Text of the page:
It mostly depends on the size of the data you return and whether the user is expected to use all the data at once.
For instance, if it's a list containing hundreds of thousands of complex entries:
The response served as a single JSON will be rather large, and:
It is unlikely that the user will actually need to see all the data at once.
Instead, the user will prefer accessing the data either with paginated table or a table limited by criteria or based on a search, or in a form of a report which can eventually be configured on the fly. In those cases, there would be not one huge JSON response, but multiple JSON requests, serving a tiny part of the overall data which was collected or generated.
On the other hand, it may be that there is no much to return and that the user will expect to see everything at once. In this case, multiple JSON requests are not really useful, and may even cause perceived slowness.
If this is an important project, make sure you work with qualified interaction designers who can advise you according to the actual situation.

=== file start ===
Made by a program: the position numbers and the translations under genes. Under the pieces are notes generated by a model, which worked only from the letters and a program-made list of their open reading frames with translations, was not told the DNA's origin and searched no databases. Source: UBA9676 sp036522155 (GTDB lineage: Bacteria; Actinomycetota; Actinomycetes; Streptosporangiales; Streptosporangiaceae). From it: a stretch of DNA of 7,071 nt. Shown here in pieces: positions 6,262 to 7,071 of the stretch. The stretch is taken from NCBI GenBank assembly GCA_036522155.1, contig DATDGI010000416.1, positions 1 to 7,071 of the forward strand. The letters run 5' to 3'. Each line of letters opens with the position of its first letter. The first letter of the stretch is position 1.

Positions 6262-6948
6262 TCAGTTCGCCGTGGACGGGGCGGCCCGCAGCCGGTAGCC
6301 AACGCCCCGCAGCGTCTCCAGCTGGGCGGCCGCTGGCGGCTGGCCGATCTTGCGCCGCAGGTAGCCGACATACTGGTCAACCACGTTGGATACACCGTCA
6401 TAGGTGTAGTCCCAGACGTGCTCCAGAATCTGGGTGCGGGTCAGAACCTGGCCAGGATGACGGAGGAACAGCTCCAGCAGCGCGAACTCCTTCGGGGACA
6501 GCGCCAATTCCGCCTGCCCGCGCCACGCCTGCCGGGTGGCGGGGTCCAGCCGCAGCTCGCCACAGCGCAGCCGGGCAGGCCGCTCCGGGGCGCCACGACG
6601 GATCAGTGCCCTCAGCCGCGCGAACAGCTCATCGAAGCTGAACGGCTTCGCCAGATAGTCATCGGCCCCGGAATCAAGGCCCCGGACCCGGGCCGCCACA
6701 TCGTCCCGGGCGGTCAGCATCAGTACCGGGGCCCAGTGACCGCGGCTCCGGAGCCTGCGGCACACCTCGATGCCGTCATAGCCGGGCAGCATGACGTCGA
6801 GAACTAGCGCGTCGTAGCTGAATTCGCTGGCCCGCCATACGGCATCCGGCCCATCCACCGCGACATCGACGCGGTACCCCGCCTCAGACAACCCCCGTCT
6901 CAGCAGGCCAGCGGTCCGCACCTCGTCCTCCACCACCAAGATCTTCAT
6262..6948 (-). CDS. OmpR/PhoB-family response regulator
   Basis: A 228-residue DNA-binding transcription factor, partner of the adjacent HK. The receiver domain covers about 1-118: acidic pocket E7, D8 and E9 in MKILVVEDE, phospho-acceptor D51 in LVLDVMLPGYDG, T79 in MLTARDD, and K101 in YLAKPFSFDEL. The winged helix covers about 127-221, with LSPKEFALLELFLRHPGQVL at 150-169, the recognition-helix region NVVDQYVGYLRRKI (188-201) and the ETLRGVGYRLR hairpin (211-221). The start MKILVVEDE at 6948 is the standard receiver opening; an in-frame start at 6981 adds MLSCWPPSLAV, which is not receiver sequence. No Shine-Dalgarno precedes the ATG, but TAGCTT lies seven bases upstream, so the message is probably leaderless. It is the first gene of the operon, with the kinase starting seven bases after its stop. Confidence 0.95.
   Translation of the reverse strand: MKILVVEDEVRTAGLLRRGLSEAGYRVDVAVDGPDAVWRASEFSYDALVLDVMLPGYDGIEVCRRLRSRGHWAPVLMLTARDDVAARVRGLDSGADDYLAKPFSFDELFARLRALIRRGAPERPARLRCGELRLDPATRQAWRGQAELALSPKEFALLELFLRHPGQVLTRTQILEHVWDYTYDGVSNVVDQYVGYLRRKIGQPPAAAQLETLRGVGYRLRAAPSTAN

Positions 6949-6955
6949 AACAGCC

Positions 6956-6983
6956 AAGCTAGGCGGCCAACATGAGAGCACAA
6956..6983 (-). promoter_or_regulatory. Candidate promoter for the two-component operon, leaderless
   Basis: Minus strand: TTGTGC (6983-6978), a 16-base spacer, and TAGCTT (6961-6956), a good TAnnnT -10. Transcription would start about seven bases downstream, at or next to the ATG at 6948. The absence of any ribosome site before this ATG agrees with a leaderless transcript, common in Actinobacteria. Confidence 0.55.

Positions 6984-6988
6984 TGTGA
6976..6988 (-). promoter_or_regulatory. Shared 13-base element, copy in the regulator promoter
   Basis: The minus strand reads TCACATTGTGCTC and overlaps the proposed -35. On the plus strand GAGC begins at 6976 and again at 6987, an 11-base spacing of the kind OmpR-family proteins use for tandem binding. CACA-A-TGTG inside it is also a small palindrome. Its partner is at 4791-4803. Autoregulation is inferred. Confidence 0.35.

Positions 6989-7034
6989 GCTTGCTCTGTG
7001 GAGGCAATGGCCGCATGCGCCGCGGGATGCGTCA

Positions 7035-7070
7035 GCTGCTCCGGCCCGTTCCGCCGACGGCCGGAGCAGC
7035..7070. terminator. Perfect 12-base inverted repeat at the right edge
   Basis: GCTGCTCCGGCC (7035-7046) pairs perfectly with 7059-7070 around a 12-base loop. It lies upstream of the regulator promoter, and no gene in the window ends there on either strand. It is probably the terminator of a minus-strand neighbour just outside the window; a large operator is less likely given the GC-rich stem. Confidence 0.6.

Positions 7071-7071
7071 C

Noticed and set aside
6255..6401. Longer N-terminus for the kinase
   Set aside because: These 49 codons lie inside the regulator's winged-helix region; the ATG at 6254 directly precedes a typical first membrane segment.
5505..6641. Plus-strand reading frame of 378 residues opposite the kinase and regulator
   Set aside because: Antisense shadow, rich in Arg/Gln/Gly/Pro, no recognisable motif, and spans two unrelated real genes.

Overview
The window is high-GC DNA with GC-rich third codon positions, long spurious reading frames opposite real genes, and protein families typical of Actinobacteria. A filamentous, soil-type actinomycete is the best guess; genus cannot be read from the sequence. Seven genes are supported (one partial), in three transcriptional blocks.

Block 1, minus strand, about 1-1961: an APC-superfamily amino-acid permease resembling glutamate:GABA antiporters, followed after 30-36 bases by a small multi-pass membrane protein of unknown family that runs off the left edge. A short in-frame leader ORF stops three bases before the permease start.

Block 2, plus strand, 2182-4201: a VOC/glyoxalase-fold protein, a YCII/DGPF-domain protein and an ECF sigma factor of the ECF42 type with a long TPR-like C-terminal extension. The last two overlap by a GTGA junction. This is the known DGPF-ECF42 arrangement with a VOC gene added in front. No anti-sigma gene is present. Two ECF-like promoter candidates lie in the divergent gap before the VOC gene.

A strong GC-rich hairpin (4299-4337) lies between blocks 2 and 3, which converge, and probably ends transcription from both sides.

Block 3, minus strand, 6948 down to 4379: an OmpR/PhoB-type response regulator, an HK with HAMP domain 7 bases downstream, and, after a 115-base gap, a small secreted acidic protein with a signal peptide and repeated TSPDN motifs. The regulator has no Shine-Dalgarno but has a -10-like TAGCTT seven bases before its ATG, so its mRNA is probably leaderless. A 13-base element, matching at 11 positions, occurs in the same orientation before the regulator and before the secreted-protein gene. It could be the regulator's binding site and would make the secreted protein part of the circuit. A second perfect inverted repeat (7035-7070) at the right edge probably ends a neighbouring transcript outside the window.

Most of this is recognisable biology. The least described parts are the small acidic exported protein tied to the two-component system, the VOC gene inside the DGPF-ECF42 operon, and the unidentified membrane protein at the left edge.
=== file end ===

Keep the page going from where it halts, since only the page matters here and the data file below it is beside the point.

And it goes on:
Take an example of an application which let photographers submit a JPEG image and shows them the EXIF data. You determined, together with your users, that there are two sets of EXIF information: one set contains the data the users absolutely need: such as focal length or ISO—the ordinary photographers' stuff they manipulate on daily basis; another set contains the data that might eventually be useful: interoperability index, bits per pixel—technical stuff many photographers will ignore during their whole career.
Let's assume you did a prototype which returns all EXIF data at once, and it appears that it is too slow. Indeed, some photographs contain a lot of data which may be problematic to return in a single JSON response.
So you decide to return the first set immediately and put a button "See more" which loads the remaining EXIF information. The second prototype appears a failure as well: users who actually need the remaining information find your application very unresponsive: they click on "See more" expecting the data to pop out immediately, and instead find themselves watching an animated "loading" GIF for a second.
What's next? An alternative would be to:
Flush the essential EXIF data immediately with a "See more" button,
Once the page is loaded, do another JSON request which loads the remaining data without the user noticing something is happening in the background. Once the data is loaded, either "See more" can be replaced by the actual result, or may act as before, just without the 1 second delay.